Monday, 7 May 2018

The Beer Bucket List - Mark Dredge


One of  the last articles I wrote in 2017, was a post called "Follow your dreams". As the title suggests the post was inspired by the idea of a "bucket list"; all those things you'd like to do before you shuffle off this mortal coil (kick the bucket).  As I said then,"Having a bucket list, is to have a life and utilise it fully before it's knocked off from under your feet."

The gist of the article was, whilst I don't have a Bucket List as such, there are places and activities which I keep in the back of my mind, with the aim that one day they will surface so I can take action to bring them into reality. I have achieved many of these desires over the past few decades, and am regularly adding new ones.

Whilst many of the desires on my "virtual list" are naturally beer-related, there are plenty of others which are not, but the concept of a beer only "bucket list" does sound an interesting one, and one which could definitely work.

Enter Mark Dredge; one of the UK's most enthusiastic beer writers. I have followed Mark's journey from keen and innovative beer blogger, to today's well-regarded beer writer and connoisseur. With his latest book, entitled "The Beer Bucket List,” Mark has taken the idea outlined above and really ran with it, adding in touches of his own along the way. In doing so he has created a masterpiece of a book, which is a real joy to read.

Described as a “Collection of over 150 unmissable beer experiences, featuring the world’s greatest beer, bar, breweries and events: it’s the ultimate bucket list for every beer lover.” The description ends by saying, “This is any beer lover’s must-read book about the most essential beer experiences on the planet.”

I know Mark Dredge personally, but I won't claim we see each other often, or even go out for a drink together. Our paths cross from time to time, primarily at beer-related events, but given Mark’s rather hectic schedule, even these meeting are led frequent nowadays. Apart from researching and writing books, conducting beer presentations, tastings and other related events, Mark’s career has included working for Camden Town Brewery and managing online content for Pilsner Urquell.

He lived and worked for a while, in my adopted home town of Tonbridge, before moving up to London. Mark first made his presence known amongst the world of beer writers, with his blog, "Pencil & Spoon." The blog was always a good read, but sadly, Mark’s other commitments mean it is rarely updated these days; although an exception was made recently  to promote The Beer Bucket List.”

This is Mark’s 5th book, and he has posted about it on his blog. He says, he was inspired by thinking about where in the world he'd most like to drink a beer. And then by thinking about where he'd suggest others go to drink. The list included the places that any beer lover really should go, plus all those many oddities and idiosyncrasies that make beer – and travelling for beer – so great.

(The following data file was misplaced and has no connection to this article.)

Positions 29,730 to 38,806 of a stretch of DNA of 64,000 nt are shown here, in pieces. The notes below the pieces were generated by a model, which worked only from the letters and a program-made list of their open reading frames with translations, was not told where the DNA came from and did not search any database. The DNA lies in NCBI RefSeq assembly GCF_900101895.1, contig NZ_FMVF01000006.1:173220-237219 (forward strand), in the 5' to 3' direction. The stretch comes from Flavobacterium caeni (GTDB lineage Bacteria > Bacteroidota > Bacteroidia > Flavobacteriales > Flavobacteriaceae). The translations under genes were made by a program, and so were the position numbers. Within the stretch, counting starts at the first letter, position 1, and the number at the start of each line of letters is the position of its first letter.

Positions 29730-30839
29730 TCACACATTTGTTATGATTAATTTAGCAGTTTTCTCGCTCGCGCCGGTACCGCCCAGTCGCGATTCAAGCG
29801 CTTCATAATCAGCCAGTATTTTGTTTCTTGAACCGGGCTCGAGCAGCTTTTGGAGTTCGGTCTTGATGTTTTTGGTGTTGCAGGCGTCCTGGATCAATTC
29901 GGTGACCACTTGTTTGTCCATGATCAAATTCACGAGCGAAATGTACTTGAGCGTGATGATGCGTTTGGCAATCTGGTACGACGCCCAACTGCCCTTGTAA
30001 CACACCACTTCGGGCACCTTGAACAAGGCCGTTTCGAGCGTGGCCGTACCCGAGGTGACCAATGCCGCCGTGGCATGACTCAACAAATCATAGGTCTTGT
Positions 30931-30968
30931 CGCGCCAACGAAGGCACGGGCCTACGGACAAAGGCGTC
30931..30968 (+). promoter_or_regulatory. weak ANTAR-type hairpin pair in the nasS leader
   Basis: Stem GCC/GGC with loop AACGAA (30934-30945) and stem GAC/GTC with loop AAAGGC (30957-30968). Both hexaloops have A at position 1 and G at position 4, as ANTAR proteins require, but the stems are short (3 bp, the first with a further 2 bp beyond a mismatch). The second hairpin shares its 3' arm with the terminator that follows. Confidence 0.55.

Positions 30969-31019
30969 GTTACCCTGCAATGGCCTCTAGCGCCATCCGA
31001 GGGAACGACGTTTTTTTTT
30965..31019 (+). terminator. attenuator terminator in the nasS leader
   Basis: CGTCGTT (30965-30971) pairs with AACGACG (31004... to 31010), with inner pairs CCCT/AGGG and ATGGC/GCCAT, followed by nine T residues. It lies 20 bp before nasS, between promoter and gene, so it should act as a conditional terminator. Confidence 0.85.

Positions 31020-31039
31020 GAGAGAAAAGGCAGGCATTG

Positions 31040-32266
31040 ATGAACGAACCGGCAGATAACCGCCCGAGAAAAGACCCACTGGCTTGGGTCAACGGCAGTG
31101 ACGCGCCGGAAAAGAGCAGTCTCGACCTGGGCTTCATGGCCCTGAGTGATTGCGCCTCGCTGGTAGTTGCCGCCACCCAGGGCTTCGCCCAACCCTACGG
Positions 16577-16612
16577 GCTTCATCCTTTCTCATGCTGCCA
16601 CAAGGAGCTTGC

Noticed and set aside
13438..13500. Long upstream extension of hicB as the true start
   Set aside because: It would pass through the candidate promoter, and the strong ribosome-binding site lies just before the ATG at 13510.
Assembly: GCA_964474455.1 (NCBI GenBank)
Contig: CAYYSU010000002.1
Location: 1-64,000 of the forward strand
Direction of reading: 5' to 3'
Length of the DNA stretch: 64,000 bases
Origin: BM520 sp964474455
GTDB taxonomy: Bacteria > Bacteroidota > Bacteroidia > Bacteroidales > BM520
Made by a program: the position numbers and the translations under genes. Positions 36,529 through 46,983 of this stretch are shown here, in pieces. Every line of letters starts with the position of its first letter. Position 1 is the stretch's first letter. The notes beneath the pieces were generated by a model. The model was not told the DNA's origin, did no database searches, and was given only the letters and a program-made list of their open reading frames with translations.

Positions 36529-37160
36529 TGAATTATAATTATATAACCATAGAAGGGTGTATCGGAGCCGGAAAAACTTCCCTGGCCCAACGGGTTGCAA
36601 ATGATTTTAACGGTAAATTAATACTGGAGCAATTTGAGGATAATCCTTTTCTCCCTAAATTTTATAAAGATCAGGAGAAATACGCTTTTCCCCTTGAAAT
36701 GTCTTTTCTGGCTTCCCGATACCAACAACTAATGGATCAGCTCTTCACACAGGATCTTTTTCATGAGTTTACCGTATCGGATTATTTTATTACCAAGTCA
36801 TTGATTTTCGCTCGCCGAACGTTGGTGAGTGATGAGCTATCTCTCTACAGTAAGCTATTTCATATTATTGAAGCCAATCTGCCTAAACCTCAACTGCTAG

I wouldn’t argue with that, and because the book’s publishers Dog ‘n’ Bone, kindly sent me a copy to review, I was able to discover exactly what Mark is banging on about.

Before delving deeper it’s fun just browsing through the book and seeing how many, or quite often, how few of these beer experiences you have under your own belt. I am lucky to have have experienced quite a few, but then I’m probably twice Mark’s age, so this is not totally unexpected.

From a personal point of view, my beer experiences in Britain and Europe compare pretty well with those Mark describes, but I’ve only scratched the surface of North America. Further afield, with the honourable exception of Japan, South America, the Antipodes and the Far East are unknown entities, as far as I am concerned, but they certainly look exciting destinations for any beer lover, and places to add to ones own bucket list.

And there lies the beauty of this book, for a beer bucket list is something which will never be finished. There will always be some new, hitherto undiscovered gem of a place, just waiting to be explored, and by the same token, new and exciting beers are appearing all the time and not just in the usual places.

I’m not going to spoil things for you by listing too many of Mark’s choices, as the publishers and I obviously want you to buy your own copy but as a bit of a taster, visiting the Pilsner Urquell Brewery, rates pretty highly on my list, as it does on Mark’s, along with going to Oktoberfest for the first time.

This was another amazing experience, and it’s interesting to note that like me, Mark had been putting off going to this event for a number of years, primarily because of preconceptions which turned out to be unfounded. As expected there are quite a few classic breweries described in the book, and whilst I have visited several of these, Mark has the upper hand here, particularly with regard to some of the legendary North American establishments (Anchor, Sierra Nevada, Russian River Brewing etc).